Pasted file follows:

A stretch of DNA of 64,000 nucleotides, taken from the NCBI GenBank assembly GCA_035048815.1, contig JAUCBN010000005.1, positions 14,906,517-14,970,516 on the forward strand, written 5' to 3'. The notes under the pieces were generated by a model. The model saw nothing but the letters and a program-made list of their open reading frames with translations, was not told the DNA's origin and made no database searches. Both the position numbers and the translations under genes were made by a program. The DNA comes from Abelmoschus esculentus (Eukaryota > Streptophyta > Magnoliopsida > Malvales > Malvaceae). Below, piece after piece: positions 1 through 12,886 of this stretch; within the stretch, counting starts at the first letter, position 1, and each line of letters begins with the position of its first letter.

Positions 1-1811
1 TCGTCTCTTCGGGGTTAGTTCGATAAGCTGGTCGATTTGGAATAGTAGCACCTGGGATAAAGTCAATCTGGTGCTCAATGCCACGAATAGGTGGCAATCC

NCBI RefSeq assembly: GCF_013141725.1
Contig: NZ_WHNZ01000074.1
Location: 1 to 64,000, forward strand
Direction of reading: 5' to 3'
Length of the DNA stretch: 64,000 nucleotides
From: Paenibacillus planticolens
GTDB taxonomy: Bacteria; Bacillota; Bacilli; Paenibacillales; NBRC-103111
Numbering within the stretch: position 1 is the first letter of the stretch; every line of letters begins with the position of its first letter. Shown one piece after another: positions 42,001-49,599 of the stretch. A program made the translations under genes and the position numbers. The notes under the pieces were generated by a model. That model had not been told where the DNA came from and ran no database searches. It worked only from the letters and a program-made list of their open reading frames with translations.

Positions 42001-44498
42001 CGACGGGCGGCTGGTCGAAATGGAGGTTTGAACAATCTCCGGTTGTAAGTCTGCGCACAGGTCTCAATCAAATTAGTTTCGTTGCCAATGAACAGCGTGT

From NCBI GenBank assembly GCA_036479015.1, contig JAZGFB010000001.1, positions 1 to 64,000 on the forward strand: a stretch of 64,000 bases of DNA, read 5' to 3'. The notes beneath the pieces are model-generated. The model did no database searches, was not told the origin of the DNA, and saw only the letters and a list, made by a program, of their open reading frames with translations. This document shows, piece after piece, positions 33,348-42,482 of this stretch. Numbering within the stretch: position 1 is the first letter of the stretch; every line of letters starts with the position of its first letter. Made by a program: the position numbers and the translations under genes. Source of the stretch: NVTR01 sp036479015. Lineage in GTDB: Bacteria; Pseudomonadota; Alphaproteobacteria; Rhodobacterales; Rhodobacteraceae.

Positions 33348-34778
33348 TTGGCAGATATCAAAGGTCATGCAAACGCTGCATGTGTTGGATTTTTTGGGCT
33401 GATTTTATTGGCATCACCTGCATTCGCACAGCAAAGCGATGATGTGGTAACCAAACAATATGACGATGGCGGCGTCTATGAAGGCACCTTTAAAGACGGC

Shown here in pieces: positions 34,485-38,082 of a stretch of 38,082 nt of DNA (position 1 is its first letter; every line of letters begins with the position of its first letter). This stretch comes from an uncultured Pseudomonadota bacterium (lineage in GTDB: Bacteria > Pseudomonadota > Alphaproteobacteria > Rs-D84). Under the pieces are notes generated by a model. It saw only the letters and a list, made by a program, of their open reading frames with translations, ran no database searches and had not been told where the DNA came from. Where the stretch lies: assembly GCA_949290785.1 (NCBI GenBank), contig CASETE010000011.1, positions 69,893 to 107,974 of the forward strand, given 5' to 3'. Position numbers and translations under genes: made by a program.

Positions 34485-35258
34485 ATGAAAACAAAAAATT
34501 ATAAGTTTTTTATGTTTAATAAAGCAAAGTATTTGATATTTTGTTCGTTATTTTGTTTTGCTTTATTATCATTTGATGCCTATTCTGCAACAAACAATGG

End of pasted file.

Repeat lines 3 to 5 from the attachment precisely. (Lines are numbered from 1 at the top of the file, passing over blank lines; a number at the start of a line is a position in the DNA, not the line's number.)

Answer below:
1 TCGTCTCTTCGGGGTTAGTTCGATAAGCTGGTCGATTTGGAATAGTAGCACCTGGGATAAAGTCAATCTGGTGCTCAATGCCACGAATAGGTGGCAATCC

NCBI RefSeq assembly: GCF_013141725.1
Contig: NZ_WHNZ01000074.1